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How fruit fared in China in 2013


In 2013, China’s fruit exports still focused on apple, citrus and pear. With 35 nations/regions obtaining protocols from AQSIQ (China’s General Administration of Quality Supervision, Inspection and Quarantine), it imported more varieties of fruit. Thanks to zero tariffs between China and ASEAN nations, fruit is imported from Pakistan, New Zealand, Chile, and Peru at very competitive prices. The top 10 imported fruits (in order of import value) were durian, grape, banana, cherry, mango, kiwi, citrus, plum, apple and watermelon. The total value of imported fruit increased 10.6% last year – more evidence that China is an increasingly attractive market.

Apples remain an export market
In 2013, apples were still an export market for China. The total export volume reached 994,664 tons, a 1.9% increase on 2012, with a 7.2% rise in total value to $1.03 billion. The peak months were January, March, April, November and December, with each seeing the export of more than 100,000 tons.
Asia and Europe are still the top two destinations. In terms of trade volume, Thailand, Indonesia and the Philippines are the top three buyers of Chinese apples, while in value, the Philippines topped the list, with more than $20 million, followed closely by Thailand with more than $19 million and Vietnam with more than $11 million. Two other buyers of Chinese apples also stood out: India (with about a 35% increase in volume and 25% increase in value) and Malaysia (30% increase both in volume and value). The Russian Commonwealth remains strong, but buyers have shifted to lower priced apples. Shandong province is the main apple growing region in China, and exported almost half of the total.

China’s apple imports
China imported 38,724 tons of apples value with a value of $67.6 million, down 37% and 26.8% respectively on 2012. In 2013, Chile, NZ and USA apple protocols were temporarily frozen, leaving little choices for importers. Only apples from Argentina, Australia (Tasmania), France, and Japan could be exported to China. At time of writing the bans on New Zealand and Chile had been lifted but the US had yet to regain access. As with apples, apple juice exports exceed imports. In 2012, China exported 750,000 tons of apple juice concentrate, however in 2013 the volume fell 1.7% to 601,000 tons. China imported 1,811 tons of apple juice last year, 75% more than 2012, though the value slipped 20.7% from $1.14 billion to under $0.91 billion. Apple juice from China mainly goes to the US – which bought half the total – and Germany, Japan, the Russian Commonwealth, Chile and Argentina. The average price for exported apple juice last year was $1507.29/ton.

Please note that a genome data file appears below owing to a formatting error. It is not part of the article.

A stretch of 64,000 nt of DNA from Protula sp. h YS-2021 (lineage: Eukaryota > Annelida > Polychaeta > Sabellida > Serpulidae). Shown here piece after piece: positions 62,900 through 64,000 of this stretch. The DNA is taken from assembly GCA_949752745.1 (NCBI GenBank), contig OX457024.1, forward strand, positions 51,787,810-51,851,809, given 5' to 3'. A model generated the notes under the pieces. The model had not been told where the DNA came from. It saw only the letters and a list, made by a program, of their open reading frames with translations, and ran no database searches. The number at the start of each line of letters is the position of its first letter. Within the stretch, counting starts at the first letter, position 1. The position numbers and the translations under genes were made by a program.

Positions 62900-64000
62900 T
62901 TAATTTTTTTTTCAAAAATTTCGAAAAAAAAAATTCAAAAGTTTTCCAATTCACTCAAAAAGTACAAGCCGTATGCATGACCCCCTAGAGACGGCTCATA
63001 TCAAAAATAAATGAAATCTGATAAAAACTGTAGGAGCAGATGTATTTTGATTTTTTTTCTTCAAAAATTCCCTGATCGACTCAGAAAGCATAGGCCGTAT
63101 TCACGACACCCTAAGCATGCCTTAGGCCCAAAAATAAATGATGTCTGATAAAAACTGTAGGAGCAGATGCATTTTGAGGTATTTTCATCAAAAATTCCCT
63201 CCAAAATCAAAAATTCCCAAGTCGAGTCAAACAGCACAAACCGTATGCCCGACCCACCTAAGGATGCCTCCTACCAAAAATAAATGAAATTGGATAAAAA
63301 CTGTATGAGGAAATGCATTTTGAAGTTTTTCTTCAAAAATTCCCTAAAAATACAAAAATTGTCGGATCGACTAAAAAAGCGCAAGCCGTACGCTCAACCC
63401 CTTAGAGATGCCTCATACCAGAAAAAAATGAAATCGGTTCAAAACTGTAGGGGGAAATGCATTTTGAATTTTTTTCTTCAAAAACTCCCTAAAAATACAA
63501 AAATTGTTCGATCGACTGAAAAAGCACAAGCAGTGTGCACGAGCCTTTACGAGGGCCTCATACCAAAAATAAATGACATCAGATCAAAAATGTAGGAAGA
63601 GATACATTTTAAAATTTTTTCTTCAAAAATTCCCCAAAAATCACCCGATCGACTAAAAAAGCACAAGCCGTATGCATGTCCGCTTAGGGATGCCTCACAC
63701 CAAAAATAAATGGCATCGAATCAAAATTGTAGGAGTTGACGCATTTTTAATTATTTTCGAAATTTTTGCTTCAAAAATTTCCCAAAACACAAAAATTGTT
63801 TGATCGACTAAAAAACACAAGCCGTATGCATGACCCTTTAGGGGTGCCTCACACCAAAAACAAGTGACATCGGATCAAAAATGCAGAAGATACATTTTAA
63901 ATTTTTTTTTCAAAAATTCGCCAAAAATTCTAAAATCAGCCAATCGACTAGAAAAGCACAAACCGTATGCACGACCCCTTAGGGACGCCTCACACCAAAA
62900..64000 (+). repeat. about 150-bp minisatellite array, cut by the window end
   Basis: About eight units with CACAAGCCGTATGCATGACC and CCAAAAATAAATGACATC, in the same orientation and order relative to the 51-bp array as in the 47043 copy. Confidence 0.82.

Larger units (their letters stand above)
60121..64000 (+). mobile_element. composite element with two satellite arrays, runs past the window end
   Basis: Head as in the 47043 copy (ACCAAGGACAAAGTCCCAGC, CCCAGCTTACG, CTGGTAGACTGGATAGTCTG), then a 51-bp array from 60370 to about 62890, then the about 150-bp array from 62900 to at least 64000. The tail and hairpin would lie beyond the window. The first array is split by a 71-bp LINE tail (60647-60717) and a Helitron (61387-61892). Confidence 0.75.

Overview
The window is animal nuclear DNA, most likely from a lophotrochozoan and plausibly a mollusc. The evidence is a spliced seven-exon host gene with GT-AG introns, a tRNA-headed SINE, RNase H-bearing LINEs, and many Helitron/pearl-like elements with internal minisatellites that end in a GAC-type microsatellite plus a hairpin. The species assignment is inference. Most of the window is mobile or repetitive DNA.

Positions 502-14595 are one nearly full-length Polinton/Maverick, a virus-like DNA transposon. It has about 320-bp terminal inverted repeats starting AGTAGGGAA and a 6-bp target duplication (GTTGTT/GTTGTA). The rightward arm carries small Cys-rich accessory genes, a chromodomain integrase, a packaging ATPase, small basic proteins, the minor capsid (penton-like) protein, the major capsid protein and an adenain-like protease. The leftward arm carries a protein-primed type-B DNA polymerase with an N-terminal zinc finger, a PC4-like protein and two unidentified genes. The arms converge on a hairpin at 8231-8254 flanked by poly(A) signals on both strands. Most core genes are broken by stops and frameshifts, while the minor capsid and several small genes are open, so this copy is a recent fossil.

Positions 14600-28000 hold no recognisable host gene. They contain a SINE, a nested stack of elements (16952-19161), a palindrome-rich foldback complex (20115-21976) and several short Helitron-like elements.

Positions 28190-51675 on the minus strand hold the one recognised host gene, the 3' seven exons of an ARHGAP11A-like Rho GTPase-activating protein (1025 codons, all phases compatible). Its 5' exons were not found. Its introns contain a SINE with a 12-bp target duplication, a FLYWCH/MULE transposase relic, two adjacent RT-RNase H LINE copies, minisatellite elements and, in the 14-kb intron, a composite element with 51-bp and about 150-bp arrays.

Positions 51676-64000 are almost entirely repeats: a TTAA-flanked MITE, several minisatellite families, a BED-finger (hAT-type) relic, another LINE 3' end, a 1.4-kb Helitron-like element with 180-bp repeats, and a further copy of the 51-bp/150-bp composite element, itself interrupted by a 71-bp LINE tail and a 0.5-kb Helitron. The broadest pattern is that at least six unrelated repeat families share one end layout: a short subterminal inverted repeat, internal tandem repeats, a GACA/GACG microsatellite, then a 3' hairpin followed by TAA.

Citrus: China pays more for imported products
While in terms of volume China exported more citrus than it imported, the good news for suppliers is that exported citrus averaged $1,155/ton, but China paid $1,618.8/ton for imported citrus. At present, Argentina, Australia, Cyprus, Egypt, Israel, Morocco, New Zealand, Pakistan, Peru, Spain, Uruguay, and the US have protocols for export to China. (Though the US protocol was suspended last year, the ban may be lifted in 2014, according to AQSIQ sources.). Year-on-year, China’s citrus imports rose 53.6% last year, to 12,602 tons, while its citrus exports, mainly to other Asian nations, totalled 773,365 tons. The main exporting provinces are Fujian, Guangxi, Shandong, Xinjiang and Yunnan. China’s top citrus buyer, Malaysia, last year took more than 140,000 tons, up 46% on 2012. Malaysia paid $217 million, an increase of more than 72%. Next came Thailand, with more than 62,000 tons (+13%) and $106 million (+50%), followed by Vietnam. Price-wise, Malaysia paid a per ton average of $1588.20, and Thailand $1714.80, while, after a 39.5% increase, Vietnam averaged $685.3. Russia was the top buyer among European continent nations. 

Pears: import price twice that of exports
The top 10 Chinese pear destinations are (in order of value): Indonesia, Vietnam, Malaysia, Thailand, Hong Kong, the US, the Russian Commonwealth, Canada, the Philippines and Singapore. Border trade accounts for about 18% of the total. Shandong and Hebei are the top growing regions.
In 2013, China exported 381,281 tons of pears, down 6.9%. The total value of exports was $361.75 million, up 11.3%. The average price was $948.80 per ton. Though China only imported 3,766 tons of pears (+51.9%), the average price for imported pears was $1,834.80/ton. The total value of pear imports in 2013 was $6.91 million, up 82.3%.Argentina, Belgium, Japan, New Zealand and the US obtained AQSIQ protocols to export pears to China.

Grapes: export price 9% of import price
Grape exporters to China had a great year. In 2013, they sold 205,301 tons (+21.9%) to China, at a value of $55.23 million (+29.8%). Though China exported 141,128 tons of grapes, the average price was only $249.6/ton while it paid $2,690/ton for imported grapes. The export price was thus only 9% of the import price.
Chile and Peru, with the opposite growing season to China, had a great year. At present, besides these two nations, Australia, New Zealand and US (California only) also have grape protocols.